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New Frog Discovered in NYC: Freshwater Species of the Week

Photo: New leopard frog species discovered in New York City
This leopard frog that lives in and around New York City is now being called a new species, soon to be named. Photo: Brian Curry, Rutgers

Although the discovery of a previously unknown species is never routine, it is at least more expected in remote corners of the globe, from the deep Amazon to Pacific atolls. But few people expect to find a new species in New York City! (Except perhaps a mutated cockroach or sewer rat.)

But scientists from UCLA, Rutgers University, UC Davis, and the University of Alabama have just announced the discovery of a new species of frog in the journal Molecular Phylogenetics and Evolution. Scientists have not yet named the amphibian, so they are currently calling it “Rana sp. nov.,” meaning “new frog species,” although they sometimes call it “the weird Rana,” one researcher admitted.

Observers have noted for some time that certain leopard frogs in the New York and New Jersey area have different-sounding calls to their kin, although it wasn’t until recently that scientists used DNA analysis to confirm that the animals are genetically distinct from the dozen or so other species of leopard frogs.

This newly identified wetland species likely lived on Manhattan, before it was largely drained and paved over, as well as other low spots throughout the five boroughs and beyond.

Today the new species hangs on in part of Staten Island (officially part of NYC). The scientists noted that the center of its current known range is actually near Yankee Stadium in the Bronx.

“For a new species to go unrecognized for all this time in this area is amazing,” said UCLA Professor Brad Shaffer in a statement. Shaffer is one of the authors of the new paper.

The discovery of a new species of frog in the country’s largest city is a good reminder that scientists have much more work to do to better understand the natural world. It is also a reminder of how important it is to protect the world’s remaining wetlands. In the case of the U.S., more than 90% of our original wetland cover is gone, thanks largely to development.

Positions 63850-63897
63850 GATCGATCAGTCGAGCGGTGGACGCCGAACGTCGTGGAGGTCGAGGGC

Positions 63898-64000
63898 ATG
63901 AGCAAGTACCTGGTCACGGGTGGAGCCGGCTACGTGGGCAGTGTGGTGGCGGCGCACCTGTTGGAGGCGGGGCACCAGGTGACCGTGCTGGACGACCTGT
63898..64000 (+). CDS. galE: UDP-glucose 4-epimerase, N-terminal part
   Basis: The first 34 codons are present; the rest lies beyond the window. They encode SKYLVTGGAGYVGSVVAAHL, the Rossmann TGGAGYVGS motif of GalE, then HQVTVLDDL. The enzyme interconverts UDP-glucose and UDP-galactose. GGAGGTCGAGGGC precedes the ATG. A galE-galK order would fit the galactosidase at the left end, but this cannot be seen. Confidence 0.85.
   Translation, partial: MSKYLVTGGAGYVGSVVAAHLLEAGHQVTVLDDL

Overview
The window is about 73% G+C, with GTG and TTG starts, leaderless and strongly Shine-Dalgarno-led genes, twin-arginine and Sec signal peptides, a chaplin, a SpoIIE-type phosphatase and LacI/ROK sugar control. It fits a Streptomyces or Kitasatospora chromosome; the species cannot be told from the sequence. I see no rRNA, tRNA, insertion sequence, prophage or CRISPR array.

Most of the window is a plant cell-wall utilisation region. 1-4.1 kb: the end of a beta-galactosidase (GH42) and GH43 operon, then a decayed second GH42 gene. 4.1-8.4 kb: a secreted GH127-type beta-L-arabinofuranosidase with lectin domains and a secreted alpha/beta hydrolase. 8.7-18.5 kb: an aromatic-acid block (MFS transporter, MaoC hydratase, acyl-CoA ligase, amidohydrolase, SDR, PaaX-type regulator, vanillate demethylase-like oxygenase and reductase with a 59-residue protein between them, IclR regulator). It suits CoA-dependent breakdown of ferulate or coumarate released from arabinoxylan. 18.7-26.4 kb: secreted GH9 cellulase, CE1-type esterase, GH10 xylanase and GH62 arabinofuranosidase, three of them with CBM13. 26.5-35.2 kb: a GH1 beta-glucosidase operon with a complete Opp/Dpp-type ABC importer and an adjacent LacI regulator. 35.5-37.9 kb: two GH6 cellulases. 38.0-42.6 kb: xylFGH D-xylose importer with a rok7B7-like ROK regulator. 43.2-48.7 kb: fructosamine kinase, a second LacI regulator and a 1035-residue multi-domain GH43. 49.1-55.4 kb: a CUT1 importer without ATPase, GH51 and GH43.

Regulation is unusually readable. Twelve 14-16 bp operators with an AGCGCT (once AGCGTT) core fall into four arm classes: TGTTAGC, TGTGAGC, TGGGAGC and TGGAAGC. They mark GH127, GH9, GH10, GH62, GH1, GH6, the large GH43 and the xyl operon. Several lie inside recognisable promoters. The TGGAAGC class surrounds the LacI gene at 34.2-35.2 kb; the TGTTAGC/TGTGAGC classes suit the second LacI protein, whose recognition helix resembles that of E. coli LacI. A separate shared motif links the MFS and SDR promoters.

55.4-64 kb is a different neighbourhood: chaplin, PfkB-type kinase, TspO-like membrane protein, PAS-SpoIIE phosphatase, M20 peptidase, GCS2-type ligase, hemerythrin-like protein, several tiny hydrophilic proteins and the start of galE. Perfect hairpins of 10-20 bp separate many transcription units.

What other species remain in the patchwork of existing wetlands, and what can they teach us?

Brian Clark Howard is a writer and editor with NationalGeographic.com. He was formerly an editor at The Daily Green and E/The Environmental Magazine and has contributed to many publications, including TheAtlantic.com, FastCompany.com, MailOnline.com, PopularMechanics.com, Yahoo!, MSN and elsewhere. His latest book, with Kevin Shea, is Build Your Own Small Wind Power System.

Comments

  1. Bccnp1
    North Carolina
    June 1, 2012, 10:38 am

    Nature rocks, great article and glad to see we don’t know everything.

    Cool Worm Snake, Fawn, pictures

    http://www.youtube.com/watch?v=j7yWxBNZItc&feature=relmfu

  2. Eppie Billena
    Honolulu
    May 8, 2012, 4:09 pm

    That look like a frog common in south east Asia and sold for it is edible specially when cooked with bitter mellon or green papaya and ginger yumm!

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  4. fsantiago
    doha
    March 18, 2012, 4:44 am

    that kind of frog is very ordinary in the philippines. we call it locally as palakang bukid as in rice-field frog. this kind of species is edible and one of the favorite foods in the rural areas. i too have enjoyed the taste of it!

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  6. [...] But they did! Which means: don’t you dare change New York City! Pavement, graffiti, garbage, oil spots…that’s these frogs’ natural habitat now! This newly identified wetland species likely lived on Manhattan, before it was largely drained and paved over, as well as other low spots throughout the five boroughs and beyond. [...]

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